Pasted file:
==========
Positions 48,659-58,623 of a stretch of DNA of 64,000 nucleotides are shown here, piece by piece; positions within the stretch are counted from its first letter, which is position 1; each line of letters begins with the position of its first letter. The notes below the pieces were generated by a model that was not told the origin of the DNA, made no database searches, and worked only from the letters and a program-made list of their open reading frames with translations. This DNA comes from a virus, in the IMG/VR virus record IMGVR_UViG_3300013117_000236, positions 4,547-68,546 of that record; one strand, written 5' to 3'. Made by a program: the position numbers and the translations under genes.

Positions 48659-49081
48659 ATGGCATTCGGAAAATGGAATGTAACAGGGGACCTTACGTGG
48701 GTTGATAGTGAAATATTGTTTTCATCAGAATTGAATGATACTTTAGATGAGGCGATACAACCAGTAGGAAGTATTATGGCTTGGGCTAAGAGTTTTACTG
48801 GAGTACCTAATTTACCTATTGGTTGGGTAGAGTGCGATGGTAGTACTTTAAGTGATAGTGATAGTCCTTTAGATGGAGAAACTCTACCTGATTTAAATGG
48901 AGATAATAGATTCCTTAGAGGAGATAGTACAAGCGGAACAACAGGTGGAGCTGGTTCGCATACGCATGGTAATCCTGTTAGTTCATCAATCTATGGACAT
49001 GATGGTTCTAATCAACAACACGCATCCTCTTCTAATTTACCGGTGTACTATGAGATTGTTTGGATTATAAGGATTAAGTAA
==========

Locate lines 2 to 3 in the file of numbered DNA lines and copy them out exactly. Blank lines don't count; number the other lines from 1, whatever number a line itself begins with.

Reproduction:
Positions 48659-49081
48659 ATGGCATTCGGAAAATGGAATGTAACAGGGGACCTTACGTGG